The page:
Thursday June 13, 2024

Astronomers witness first-ever 'spectacular collision' of two planets

"Blast of radiation came from hot new object created by collision of 2 planets nearly as large as Neptune," experts say

By Web Desk
October 12, 2023
An artistic concept of the huge, glowing planetary body produced by a planetary collision. — Mark Garlick/University of Bristol/PA
An artistic concept of the huge, glowing planetary body produced by a planetary collision. — Mark Garlick/University of Bristol/PA

Astronomers were successful in witnessing for the first time the collision of two large planets and the "spectacular" events following in the aftermath which is believed to have occurred between two ice giants.

After the collision of the two behemoths, a plethora of debris and an enormous object — assumed to be a hundred times bigger than our Earth — were formed spinning.

A co-author of the study at the Leiden Observatory in the Netherlands, Dr Matthew Kenworthy said: "It would be very spectacular. The energy of the collision would turn the remnant into something resembling a star, fainter than the main star in the system but about seven times larger in size, visible all through the rest of the stellar system."

It was revealed after an astronomer replied to a post from Dr Kenworthy about a star known as ASASSN-21qj.

Dr Kenworthy was observing for the casting shadows of the giant rings around the planets that occur when they face their parent star. ASASSN-21qj — located at a distance of 1,800 light years from Earth — sparked his interest because in December 2021 its light went bleak.

A citizen scientist at Nasa, Arttu Sainio looked the past studies of the star by the US Space Agency’s Neowise mission, an infrared space telescope.

The volunteer scientist found that 900 days before the star dimmed, Neowise saw a steady and sustained brightening of infrared light from the same location.

"I was looking for something completely different," Kenworthy said, adding that, "the infrared brightening told us something unusual had happened in the neighbourhood of this star, and so it took us down this new path."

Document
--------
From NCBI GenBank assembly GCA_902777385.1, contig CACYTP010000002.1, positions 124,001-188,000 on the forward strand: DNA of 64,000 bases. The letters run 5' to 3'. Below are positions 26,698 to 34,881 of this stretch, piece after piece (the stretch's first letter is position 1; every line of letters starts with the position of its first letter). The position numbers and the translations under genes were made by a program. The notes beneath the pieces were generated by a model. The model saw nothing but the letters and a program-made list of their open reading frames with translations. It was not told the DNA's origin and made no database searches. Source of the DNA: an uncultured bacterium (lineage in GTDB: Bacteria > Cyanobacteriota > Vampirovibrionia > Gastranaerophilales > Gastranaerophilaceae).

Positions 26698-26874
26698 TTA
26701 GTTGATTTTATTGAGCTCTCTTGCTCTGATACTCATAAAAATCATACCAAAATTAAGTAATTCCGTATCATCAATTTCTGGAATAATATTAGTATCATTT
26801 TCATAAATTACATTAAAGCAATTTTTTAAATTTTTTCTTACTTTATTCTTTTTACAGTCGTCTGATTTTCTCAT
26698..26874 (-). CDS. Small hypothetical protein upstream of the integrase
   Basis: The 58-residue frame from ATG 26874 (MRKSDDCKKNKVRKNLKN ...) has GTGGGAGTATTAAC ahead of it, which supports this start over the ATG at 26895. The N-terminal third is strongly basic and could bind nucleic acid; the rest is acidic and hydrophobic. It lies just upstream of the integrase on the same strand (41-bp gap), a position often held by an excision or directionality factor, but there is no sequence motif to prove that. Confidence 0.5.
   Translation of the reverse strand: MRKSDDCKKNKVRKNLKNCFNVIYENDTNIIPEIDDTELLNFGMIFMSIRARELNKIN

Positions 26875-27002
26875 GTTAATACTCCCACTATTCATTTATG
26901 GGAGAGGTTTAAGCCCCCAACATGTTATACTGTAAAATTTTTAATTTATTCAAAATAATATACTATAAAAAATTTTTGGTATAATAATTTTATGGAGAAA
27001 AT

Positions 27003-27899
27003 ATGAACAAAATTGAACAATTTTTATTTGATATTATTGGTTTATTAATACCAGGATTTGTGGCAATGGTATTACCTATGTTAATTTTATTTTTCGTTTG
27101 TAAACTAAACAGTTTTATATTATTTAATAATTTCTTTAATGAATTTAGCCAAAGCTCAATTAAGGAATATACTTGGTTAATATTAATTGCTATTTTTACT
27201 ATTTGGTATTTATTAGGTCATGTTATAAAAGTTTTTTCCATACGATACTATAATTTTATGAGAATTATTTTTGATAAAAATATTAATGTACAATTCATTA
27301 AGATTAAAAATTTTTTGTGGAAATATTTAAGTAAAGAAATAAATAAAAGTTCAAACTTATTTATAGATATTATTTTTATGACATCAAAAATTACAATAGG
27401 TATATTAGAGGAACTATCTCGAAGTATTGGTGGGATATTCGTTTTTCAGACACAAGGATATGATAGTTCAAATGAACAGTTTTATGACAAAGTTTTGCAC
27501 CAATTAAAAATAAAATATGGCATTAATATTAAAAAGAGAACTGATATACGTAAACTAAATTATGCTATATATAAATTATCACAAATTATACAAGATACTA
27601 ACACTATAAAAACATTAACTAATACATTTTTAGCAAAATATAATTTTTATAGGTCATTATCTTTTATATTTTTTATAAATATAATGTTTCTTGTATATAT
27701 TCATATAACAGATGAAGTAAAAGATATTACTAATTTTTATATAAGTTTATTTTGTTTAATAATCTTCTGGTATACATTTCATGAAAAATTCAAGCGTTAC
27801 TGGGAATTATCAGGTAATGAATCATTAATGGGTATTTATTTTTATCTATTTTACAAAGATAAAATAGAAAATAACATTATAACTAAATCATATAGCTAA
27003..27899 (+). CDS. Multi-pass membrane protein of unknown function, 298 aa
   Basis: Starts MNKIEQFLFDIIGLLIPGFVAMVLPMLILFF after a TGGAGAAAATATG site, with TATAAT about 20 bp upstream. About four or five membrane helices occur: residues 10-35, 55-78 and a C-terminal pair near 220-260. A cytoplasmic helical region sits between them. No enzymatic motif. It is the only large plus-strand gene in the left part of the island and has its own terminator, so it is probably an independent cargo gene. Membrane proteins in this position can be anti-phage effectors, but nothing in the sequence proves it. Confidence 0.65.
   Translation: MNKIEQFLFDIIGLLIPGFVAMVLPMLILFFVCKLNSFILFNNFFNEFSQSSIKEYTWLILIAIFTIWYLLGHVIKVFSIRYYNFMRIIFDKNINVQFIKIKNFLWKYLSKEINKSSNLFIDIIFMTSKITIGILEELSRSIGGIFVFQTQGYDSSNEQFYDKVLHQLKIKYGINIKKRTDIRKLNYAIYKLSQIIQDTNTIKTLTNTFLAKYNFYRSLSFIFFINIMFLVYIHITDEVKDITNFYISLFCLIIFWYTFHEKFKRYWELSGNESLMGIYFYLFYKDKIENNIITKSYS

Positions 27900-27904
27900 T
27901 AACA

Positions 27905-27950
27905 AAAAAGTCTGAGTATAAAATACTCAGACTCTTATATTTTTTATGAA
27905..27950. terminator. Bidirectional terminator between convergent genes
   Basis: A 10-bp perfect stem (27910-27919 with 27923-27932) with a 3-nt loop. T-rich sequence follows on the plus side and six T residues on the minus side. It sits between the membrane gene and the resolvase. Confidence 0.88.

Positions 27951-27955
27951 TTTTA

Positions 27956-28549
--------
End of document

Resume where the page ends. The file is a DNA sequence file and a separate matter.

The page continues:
The astronomers concluded after running the analysis: "The blast of infrared radiation came from a hot new object or synestia created by the collision of two planets nearly as large as Neptune."

Infrared readings also suggested them that the vast spinning object had a temperature of more than 700C for about three years, which will cool down and form a new planet around the star.

The star started to go dim about 2.5 years after the afterglow began as a massive cloud of fine impact debris drifted across the face of the star, according to the findings published in the journal Nature.

“It’s the first time we’ve seen the afterglow from such an event,” said Simon Lock, another co-lead author at the University of Bristol, adding that “we’ve seen debris and discs before, but we have never seen the afterglow of the planetary body that’s produced.”

The experts are now looking for follow-up studies to gain further insight. 

Dr Kenworthy said: "If the dust cloud continues to orbit the star, then in about five to 10 years the cloud will have moved to one side of the star and astronomers should see the star’s light reflected from the dust with the largest ground-based telescopes."